As many as 1,000 bike riders are set to peddle over the Vincent Thomas and Gerald Desmond bridges Sunday morning as part of the fight against diabetes.
The historic Ship to Shore Ride is one of many taking place throughout the nation under the banner of Tour de Cure sponsored by the American Diabetes Association.
"We've been doing the ride in Long Beach for the past seven years," said Bo Smith, director of communications for the American Diabetes Association.
Getting the bridge route was something of a coup for organizers.
"To even ask that question was rather daunting," Smith said. "For the most part, folks we discussed it with said, 'That's never been done before."'
The special-events permit granted by the California Department of Transportation required a team effort from the cities and ports of Los Angeles and Long Beach and local chambers of commerce.
Cyclists said the experience should be unique.
"I've ridden on many mountains, but I've never ridden over this kind of a bridge," said Dr. Arnold Serkin, a Torrance podiatrist serving as chairman of the ride.
"If you're a cyclist, being able to ride over these bridges is going to be pretty spectacular," said Debbie Varon, marketing manager of Palos Verdes Bicycle Center.
The ride begins at the Queen Mary in Long Beach and routes vary in distance, from five miles to 60 miles (which includes a loop around the Palos Verdes Peninsula).
A family ride skips the bridges altogether and makes use of the flat terrain on bike trails around Long Beach.
The first 150 cyclists finishing the 10-mile route, over the bridges and ending in Ports O' Call, will be given a free ride back to Long Beach onboard the Spirit Cruises vessel.
Not up to riding?
Ride organizers encourage spectators to come out to give moral support and cheer the cyclists on.
Westbound lanes (from Long Beach to San Pedro) only will be closed on both bridges from 4 to 11 a.m. The ride also will impact downtown Long Beach and the Ports O' Call area.
Serkin, a founding physician of West Torrance Podiatrist Group Inc. near Torrance Memorial Medical Center, said the ride is a good way to raise awareness of diabetes, which is now the nation's fifth deadliest disease.
"About 24 million people in America have diabetes and that's rising," he said. "One out of three children born after 2000 will develop diabetes in their lifetime based on current data."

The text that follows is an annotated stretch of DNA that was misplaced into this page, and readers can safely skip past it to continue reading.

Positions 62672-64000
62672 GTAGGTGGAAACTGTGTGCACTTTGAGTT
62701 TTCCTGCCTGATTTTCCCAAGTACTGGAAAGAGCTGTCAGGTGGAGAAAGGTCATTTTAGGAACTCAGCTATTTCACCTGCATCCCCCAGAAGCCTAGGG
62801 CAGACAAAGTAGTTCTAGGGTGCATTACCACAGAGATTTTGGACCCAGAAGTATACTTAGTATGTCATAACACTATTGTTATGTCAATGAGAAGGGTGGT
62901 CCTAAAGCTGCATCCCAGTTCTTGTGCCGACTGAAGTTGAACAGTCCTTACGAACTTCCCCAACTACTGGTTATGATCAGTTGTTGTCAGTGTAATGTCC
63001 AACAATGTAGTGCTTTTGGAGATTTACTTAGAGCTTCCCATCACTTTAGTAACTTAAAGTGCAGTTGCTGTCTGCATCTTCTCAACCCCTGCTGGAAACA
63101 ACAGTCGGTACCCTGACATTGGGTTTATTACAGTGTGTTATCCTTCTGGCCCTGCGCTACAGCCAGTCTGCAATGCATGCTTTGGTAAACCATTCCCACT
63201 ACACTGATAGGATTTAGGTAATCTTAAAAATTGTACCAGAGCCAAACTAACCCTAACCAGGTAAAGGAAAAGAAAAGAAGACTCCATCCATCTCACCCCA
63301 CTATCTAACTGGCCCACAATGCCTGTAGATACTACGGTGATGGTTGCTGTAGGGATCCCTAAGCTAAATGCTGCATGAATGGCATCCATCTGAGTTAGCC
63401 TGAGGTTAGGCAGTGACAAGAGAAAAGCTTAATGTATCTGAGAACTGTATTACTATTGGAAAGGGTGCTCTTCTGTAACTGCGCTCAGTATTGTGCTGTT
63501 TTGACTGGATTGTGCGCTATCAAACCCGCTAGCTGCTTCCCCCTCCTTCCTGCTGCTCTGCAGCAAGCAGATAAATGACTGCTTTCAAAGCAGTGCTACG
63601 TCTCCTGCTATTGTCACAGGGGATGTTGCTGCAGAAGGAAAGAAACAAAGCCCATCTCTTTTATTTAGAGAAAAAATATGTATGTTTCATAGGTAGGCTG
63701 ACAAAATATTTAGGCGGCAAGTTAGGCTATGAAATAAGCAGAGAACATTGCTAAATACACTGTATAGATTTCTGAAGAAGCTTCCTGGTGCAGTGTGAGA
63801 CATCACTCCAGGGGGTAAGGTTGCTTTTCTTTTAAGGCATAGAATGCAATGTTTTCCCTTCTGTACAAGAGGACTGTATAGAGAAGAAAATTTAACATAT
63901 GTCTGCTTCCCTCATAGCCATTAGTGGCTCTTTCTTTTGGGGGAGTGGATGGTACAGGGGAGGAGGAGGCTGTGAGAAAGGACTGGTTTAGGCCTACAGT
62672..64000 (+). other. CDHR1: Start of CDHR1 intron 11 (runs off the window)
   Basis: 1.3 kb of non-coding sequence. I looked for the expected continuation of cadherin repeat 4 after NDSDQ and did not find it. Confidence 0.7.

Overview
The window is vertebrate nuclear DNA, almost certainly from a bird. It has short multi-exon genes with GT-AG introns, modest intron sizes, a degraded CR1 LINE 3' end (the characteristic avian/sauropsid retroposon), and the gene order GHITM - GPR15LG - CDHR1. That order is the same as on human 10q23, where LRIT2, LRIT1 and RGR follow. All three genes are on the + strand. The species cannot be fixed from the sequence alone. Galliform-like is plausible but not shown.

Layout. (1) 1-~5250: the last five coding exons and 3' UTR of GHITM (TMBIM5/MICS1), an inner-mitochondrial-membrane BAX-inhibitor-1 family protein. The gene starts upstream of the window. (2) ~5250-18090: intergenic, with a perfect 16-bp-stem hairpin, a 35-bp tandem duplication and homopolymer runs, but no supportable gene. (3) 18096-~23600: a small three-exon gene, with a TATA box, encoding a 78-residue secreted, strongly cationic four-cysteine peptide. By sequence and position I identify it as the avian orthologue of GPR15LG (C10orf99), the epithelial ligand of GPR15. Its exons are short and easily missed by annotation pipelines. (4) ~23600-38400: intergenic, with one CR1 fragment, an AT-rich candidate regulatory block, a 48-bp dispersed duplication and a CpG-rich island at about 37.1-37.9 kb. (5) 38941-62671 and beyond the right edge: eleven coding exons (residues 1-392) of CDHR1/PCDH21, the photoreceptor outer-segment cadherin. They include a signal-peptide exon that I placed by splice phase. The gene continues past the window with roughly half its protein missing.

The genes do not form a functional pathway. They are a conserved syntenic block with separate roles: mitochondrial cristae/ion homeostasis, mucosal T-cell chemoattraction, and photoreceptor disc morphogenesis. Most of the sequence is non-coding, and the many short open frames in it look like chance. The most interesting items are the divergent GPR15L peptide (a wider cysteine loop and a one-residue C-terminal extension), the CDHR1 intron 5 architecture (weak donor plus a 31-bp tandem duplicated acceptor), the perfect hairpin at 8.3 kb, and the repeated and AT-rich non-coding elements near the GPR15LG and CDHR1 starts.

When Serkin started his practice 38 years ago, no more than 4 percent of his patients came in for diabetic-related foot problems.
Now, some 30 to 40 percent of his patients have diabetes, he said.
The good news?
"Type 2 diabetes is almost totally preventable by educating people on nutrition and exercise," he said. "I'm hoping the message of this ride is to demonstrate the value of having a healthy lifestyle."
Serkin said 50 to 60 of his patients will be participating in Sunday's bike ride.
"Everybody who comes into my office hears about the Tour de Cure," he said.
The economy hasn't helped with nutritional habits, he said, leading some people to rely on pastas and rice to save money on their grocery bills.
"When people are hurting financially, they'll resort to inexpensive foods like pasta, rice and potatoes which convert to sugar the moment it hits their mouth," Serkin said.
Behavioral changes in the way Americans eat and exercise are crucial to fighting diabetes, he said.
"I don't call it a diet, I call it a lifestyle change," Serkin said. "I'm trying to educate patients gently on how to change their lifestyle over a period of many months. Those who pick it up see amazing changes just by watching what they eat and getting more exercise.
"They'll say, 'I can't believe how much better I feel in just the last six or eight months,"' he said. "People have to come down to the point where they're motivated to say I don't want to live feeling this way. I want to feel better."
Dr. Arnold Serkin graduated from Samuel Merritt University (SMU) California School of Podiatric Medicine (CSPM) formerly known as California College of Podiatric Medicine (CCPM), in 1970.